Lowdown: A team of three American bomb squad soldiers struggle to survive the last month of their Iraqi tour.
Kathryn Bigelow and I go a long way. Back in the days of Point Break and Strange Days a lot of it was because of her short lived marriage to James Cameron, who at the time was my favorite movie maker and is still very much up there. Yet Bigelow is an excellent director in her own rights with a very in your face style, as the opening scene to Strange Days indicates and as The Hurt Locker certainly proves.
The Hurt Locker takes us to contemporary Iraq and we’re immediately introduced to a group of three bomb squad soldiers as they dismantle a bomb in the middle of a busy street. Things go wrong and the team leader (Guy Pearce) doesn’t make much screen time. He is replaced by a hotshot ranger (Jeremy Renner) who is not too careful about quickly building himself a reputation for being addicted to danger and perhaps careless in his ways. With his team only having a month or so to go on their tour of Iraq, his other two team members are not exactly fond of this newly introduced risk to them going back home in one piece. Team camaraderie and identity evolve as The Hurt Locker takes us and the team from one extreme situation to another without much time for them soldiers and us viewers to take a breath in between.
War films are a genre I generally like because they take the human condition to its extremes. There are plenty of good samples for the genre out there and The Hurt Locker joins the top of the rank by being the first to provide a certain look at war. With The Hurt Locker you’re not fighting a war; you’re just out there again and again with a group of soldiers trying to make it through. Being a bomb dismantling unit, they are not about conquering land or fighting enemy soldiers but rather they’re about countering traps and mere survival. Bigelow explores human nature through this unique mix of characters' ongoing fight to survive, with emphasis on the particular bit that seems to attract itself to trouble so much so it’s hooked on it.
It's interesting to note Bigelow does not have big time stars as main cast members. I wonder whether that was due to budget restrictions or whether it was an artistic decision, since the film does sport some famous names doing cameo like roles: the previously mentioned Pearse, David Morse doing a deranged colonel that seems to be a direct descendant of Apocalypse Now's Rubert Duvall, and Ralph Fiennes playing a mercenary commando trying to make millions by hunting down wanted Iraqis (the ones from the USA's famous pack of cards).
Style wise, The Hurt Locker is incredibly intense. Camera work and editing mean there’s hardly a rest and things are always tense. What captured me the most, though, is the realism. Now, we’ve had plenty of realistic war films before: Saving Private Ryan, for example, started a trend of war films showing us high friendly body counts, piles of dead bodies and much gore. The Hurt Locker doesn’t go there; what it shows us instead is the realistic playing field in which modern day war takes place. To borrow from the Call of Duty computer game series, The Hurt Locker is the Modern Warfare version. For the film’s two hours plus, we follow the heroes as they navigate Iraqi streets filled with local population overflowing with different emotions towards them but generally hostile. For the film’s two hours plus, I found myself back in the West Bank doing my non combat work while surrounded by civilian population with a variety of attitudes towards me: most want to just live their lives in peace and quiet, others are openly hostile, while others actually try to express their hostility to a level that keeps you on your toes and grinds you down so much that you are not your usual you anymore. I couldn’t help it: even if my experience was not half a percent as intensive as what takes place on the screen, everything just looked so similar, so life like, so authentic.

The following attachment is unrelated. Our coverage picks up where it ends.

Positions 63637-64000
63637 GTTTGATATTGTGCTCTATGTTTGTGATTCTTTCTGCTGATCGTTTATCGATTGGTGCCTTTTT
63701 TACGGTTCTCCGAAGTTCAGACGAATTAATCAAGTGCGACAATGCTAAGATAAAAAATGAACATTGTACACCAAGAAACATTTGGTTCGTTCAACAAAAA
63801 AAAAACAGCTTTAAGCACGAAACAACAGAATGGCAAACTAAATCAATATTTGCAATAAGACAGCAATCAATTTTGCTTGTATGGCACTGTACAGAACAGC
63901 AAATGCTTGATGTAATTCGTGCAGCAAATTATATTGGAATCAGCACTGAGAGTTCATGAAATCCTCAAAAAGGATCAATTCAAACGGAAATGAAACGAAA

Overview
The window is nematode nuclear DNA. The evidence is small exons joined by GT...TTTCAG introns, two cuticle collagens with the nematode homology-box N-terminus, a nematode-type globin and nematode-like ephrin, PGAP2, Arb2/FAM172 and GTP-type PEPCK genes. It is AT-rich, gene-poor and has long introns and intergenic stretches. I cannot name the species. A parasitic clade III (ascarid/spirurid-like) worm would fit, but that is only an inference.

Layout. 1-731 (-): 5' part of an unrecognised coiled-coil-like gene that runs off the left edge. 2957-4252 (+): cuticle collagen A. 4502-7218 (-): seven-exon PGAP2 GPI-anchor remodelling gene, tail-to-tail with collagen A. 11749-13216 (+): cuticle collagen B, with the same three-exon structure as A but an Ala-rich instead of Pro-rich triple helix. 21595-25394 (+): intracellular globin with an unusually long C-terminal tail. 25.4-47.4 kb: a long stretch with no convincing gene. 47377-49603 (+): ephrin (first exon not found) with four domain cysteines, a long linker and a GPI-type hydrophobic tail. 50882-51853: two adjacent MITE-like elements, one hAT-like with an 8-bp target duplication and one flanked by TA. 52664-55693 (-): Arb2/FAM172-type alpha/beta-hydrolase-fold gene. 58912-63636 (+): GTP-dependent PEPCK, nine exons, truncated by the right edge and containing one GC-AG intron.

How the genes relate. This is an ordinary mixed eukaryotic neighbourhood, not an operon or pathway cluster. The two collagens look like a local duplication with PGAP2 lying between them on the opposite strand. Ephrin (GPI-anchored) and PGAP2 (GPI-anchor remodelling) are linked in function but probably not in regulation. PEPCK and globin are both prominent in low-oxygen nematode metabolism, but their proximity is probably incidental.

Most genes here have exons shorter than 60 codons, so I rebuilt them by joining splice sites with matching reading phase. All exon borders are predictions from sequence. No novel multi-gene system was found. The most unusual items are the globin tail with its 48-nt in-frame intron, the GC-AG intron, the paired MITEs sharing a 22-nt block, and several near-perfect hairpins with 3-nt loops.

Perhaps the best remembered scene would be the suicide bomber one. I, however, liked the closing scenes where our heroes leave Iraq in a van that's being stoned by little kids in the exact same way my van used to get stoned at the West Bank. Then we cut to see Renner's characters back home at a supermarket aisle, not knowing what to do with himself as he's surrounded by shelves of cereal, and I couldn't avoid remembering how odd the ordinary world (often referred to as "civilization") used to seem to me after coming back home from the army state of mind.
Let no one tell you that being an occupying force does not have a negative effect on one's psych.
Technical assessment: The picture and the sound on this Blu-ray both collaborate with Bigelow's approach of putting you in the thick of things. It's done with camera movement but it's also done with high contrast, often grainy picture. The result fits the occasion well even if it does not feature the best picture ever. The intensive, claustrophobic soundtrack compliments the picture well.
Overall: 5 out of 5 stars for this very authentic look at people doing war.